Biographical Sketches of Workshop Speakers
Bhasker Davé is currently R&D manager of advanced recycle technology (industrial water management) and membrane separations technology at Ondeo Nalco Technical Center located in Naperville, Illinois. Dr. Davé has more than 12 years of experience in design and evaluation of water recycle processes in the chemical processing, pulp and paper, and primary metals industries. Dr. Davé has a B.S. in chemical engineering (First Class with Distinction) from the University of Madras (India), a M.S. in thermal and environmental engineering from Southern Illinois University, and a Ph.D. in chemical engineering from Texas A&M University.
Virginia Grebbien was appointed general manager of the Orange County Water District (OCWD) in April 2002. With more than 16 years of experience, Ms. Grebbien is well known in the field of water resources management and planning both in Southern California and throughout the state. Ms. Grebbien came to OCWD from Poseidon Resources where she was senior vice president of project development. Her career includes holding several management positions, including principal engineer for Bookman Edmonston Engineering, general manager of Central and West Basin Municipal Water Districts, and manager of local resource development for Metropolitan Water District of Southern California. Ms. Grebbien is a professional engineer with a B.S. degree in civil engineering from California State Polytechnic University in Pomona. She is a former board member and past president of the WateReuse Association and founding president of the California WateReuse Research Foundation. Currently, Ms. Grebbien is a member of the WateReuse Federal Legislative Committee and serves on the Department of Water Resources Recycled Water Task Force.
Elias Greenbaum, is a corporate fellow and research group leader, Oak Ridge National Laboratory, and professor of biological physics, University of Tennessee (UT). He received the B.S. degree from Brooklyn College and Ph.D. in physics from Columbia University under the guidance of Professor Chien-Shiung Wu. Dr. Greenbaum’s main area of research is the field of photosynthesis and its application to nanoscale science and technology, biosensor development, and renewable hydrogen production. He was named 2000 Oak Ridge National Laboratory Scientist-of-the-Year and received the 1995 Department of Energy’s (DOE’s) Biological and Chemical Technologies Research Program Award and several Lockheed Martin Energy Research Corporation and UT-Battelle, LLC awards. Dr. Greenbaum is a fellow of the American Physical Society and the American Association for the Advancement of Science. He holds 10 patents and is the author of more than 100 publications in peer-reviewed scientific journals. He is editor-in-chief of the Springer-AIP Biological and Medical Physics Series and served as associate editor of the Biophysical Journal.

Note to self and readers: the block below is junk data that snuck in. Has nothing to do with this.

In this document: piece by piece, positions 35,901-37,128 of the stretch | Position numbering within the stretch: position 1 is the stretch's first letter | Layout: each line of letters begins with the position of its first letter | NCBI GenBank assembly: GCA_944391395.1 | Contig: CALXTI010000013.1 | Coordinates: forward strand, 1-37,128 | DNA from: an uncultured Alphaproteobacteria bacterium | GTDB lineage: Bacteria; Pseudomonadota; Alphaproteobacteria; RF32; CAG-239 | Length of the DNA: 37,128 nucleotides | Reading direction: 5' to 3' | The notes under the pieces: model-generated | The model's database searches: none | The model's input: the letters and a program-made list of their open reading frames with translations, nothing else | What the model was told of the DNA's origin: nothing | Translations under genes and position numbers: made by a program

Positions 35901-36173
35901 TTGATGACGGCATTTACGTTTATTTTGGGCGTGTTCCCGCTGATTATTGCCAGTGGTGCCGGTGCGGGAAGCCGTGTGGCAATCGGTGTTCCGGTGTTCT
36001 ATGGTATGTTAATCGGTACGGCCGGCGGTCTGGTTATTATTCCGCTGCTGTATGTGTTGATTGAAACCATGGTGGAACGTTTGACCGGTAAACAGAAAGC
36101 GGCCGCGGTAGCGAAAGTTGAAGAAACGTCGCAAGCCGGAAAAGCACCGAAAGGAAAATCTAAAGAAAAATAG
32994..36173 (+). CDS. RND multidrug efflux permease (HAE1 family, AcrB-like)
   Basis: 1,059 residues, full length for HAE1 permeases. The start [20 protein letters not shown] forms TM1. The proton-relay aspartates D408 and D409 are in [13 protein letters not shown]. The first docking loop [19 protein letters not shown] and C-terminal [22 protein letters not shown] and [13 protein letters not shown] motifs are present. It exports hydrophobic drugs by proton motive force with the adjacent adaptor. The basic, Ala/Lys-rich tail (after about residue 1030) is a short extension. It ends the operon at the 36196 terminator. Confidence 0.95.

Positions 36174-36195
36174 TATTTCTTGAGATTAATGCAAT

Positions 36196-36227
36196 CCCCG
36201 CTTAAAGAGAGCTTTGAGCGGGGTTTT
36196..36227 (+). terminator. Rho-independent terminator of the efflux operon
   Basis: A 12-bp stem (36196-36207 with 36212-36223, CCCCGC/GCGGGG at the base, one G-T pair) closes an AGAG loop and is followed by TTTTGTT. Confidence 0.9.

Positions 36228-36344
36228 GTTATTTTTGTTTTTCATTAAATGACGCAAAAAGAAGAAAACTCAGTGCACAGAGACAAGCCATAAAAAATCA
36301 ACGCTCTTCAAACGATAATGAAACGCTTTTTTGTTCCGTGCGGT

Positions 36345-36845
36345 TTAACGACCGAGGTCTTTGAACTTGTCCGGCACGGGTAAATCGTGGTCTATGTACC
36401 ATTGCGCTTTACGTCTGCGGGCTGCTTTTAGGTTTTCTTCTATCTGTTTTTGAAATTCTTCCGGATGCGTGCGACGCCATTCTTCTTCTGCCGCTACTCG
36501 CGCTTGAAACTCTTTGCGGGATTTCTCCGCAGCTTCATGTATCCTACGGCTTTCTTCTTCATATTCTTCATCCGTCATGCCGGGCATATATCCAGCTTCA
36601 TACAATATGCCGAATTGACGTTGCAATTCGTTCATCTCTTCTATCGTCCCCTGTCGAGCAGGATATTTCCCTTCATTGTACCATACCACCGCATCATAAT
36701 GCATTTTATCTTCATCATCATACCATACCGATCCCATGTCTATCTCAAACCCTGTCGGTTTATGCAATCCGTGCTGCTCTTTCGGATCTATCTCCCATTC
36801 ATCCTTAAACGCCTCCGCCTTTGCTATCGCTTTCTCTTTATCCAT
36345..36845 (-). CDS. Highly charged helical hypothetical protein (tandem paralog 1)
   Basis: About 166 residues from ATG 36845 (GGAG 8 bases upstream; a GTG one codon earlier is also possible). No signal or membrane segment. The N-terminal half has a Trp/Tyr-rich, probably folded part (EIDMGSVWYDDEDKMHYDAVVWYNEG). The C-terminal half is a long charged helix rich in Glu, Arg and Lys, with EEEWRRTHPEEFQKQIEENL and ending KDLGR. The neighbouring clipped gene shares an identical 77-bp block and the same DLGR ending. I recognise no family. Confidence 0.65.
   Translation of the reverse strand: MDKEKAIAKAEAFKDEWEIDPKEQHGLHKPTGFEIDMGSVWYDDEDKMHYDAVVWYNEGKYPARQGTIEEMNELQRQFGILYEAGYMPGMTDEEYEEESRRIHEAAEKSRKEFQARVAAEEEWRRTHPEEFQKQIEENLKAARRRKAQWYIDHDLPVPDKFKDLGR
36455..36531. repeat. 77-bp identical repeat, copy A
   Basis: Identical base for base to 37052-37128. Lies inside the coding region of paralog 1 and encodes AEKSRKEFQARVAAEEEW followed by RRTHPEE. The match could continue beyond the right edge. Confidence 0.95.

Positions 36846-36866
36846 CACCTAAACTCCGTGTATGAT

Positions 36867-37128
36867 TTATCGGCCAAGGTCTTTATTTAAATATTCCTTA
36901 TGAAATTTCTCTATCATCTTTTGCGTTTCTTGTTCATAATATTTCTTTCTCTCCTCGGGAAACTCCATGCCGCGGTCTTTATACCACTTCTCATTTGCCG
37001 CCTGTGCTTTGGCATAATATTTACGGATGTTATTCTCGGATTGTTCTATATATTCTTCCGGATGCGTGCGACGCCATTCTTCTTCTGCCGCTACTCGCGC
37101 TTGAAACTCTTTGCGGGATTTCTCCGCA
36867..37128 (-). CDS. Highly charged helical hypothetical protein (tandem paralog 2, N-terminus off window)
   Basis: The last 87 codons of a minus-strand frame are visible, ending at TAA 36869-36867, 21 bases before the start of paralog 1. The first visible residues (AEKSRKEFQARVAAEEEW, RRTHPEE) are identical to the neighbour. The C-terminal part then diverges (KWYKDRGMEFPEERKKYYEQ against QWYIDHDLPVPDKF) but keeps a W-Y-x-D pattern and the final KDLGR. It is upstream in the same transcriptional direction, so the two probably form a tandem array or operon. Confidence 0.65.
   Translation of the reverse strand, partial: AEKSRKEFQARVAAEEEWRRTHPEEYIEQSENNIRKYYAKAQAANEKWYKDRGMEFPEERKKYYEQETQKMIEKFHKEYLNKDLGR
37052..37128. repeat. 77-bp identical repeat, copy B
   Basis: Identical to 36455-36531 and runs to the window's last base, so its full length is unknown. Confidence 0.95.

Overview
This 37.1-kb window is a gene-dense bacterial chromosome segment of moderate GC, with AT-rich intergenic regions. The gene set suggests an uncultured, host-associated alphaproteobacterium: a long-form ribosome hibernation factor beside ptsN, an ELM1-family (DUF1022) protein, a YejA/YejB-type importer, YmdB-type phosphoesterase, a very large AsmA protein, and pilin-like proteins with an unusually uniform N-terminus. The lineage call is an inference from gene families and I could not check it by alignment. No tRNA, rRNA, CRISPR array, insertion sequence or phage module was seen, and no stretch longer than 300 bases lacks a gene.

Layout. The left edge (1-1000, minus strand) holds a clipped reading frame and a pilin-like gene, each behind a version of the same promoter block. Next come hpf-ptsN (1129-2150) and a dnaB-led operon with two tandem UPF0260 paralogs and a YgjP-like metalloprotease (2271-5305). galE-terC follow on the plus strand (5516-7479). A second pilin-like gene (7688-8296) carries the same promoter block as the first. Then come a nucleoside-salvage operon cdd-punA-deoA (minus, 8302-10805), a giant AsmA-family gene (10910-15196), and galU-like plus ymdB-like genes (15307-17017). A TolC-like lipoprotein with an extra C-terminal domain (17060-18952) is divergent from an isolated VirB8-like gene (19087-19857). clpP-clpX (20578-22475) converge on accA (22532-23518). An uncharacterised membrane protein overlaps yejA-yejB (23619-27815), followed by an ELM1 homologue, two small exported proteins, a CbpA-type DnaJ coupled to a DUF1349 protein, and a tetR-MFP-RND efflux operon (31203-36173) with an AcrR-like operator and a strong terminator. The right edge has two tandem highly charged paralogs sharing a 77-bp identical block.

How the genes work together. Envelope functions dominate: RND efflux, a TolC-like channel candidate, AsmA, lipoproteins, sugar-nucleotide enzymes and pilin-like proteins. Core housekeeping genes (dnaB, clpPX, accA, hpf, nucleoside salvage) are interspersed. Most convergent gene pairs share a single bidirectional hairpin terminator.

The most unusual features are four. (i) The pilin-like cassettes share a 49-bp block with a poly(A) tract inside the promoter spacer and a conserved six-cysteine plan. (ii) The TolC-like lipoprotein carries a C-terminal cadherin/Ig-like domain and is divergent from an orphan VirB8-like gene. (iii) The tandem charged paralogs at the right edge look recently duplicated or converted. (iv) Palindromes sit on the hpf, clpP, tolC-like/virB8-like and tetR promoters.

Alan D. Hecht is currently director for sustainable development in the Office of Research and Development at the U.S. Environmental Protection Agency (EPA). Previously, Dr. Hecht was associate director for sustainable development at the White House Council on Environmental Quality. In the White House, he also served as director of international environmental affairs for both the National Security Council and the Council on Environmental Quality (October 2001-May 2002). Dr. Hecht was the White House coordinator for the 2002 World Summit on Sustainable Development. Spanning a federal career of 26 years, Dr. Hecht previously served as the principal deputy and deputy assistant administrator for international activities at the U.S. EPA (1989-2001). He was the acting assistant administrator for international activities from 1992 to 1994. Dr. Hecht has also served in science and policy positions with the National Oceanographic Administration (1982-1989) and the National Science Foundation (NSF; 1976-1982). He was director of the National Climate Program from 1981 to 1989, and director of the Cli-
mate Dynamics Program at NSF from 1976 to 1981. Dr. Hecht has a B.S. in geology from Brooklyn College and a Ph.D. in geochemistry and paleoclimatology from Case Western Reserve.
Thomas E. Hinkebein is a distinguished member of the technical staff at Sandia National Laboratories in Albuquerque, New Mexico. He received his Ph.D. in chemical engineering from the University of Washington, Seattle. Dr. Hinkebein currently manages the Geochemistry Department, which is responsible for a number of fundamental science studies as well as the development of novel arsenic water treatment processes. He also currently manages several labdirected research and development programs that explore novel concepts in water supply enhancement and desalination. Additionally, Dr. Hinkebein is responsible for coordinating the development of a technology roadmap for future research in desalination technology.
Dennis L. Hjeresen currently serves on the Board of Directors of the Green Chemistry Institute (GCI) and as GCI director. He is on partial loan from the Risk Reduction and Environmental Stewardship Program at Los Alamos National Laboratory. He has a long history of creating pollution prevention programs and catalyzing partnerships. Dr. Hjeresen established Los Alamos as the lead DOE laboratory for EPA Green Chemistry Programs. He has lectured and given presentations in this area all over the world and established significant international interest in green chemistry. Dr. Hjeresen serves as a member of the editorial or advisory boards for the Journal of Green Chemistry, the Journal of Environmental Science and Technology, and the Journal of Clean Products and Environmental Policy. He serves as a member of the U.S. delegation to the Organization for Economic Cooperation and Development (OECD) Joint Meeting of the Chemicals Committee and Working Party on Chemicals, Pesticides and Biotechnology: Working Group on Research and Development in the Context of Sustainable Chemistry. Dr. Hjeresen received a M.S. in neuroscience in 1982 and a Ph.D. in neuroscience (minor in ecology) in 1984 from the University of Washington in Seattle. His research career has focused on biological effects of environmental pollutants and includes an extensive list of peerreviewed publications and a history of professional service.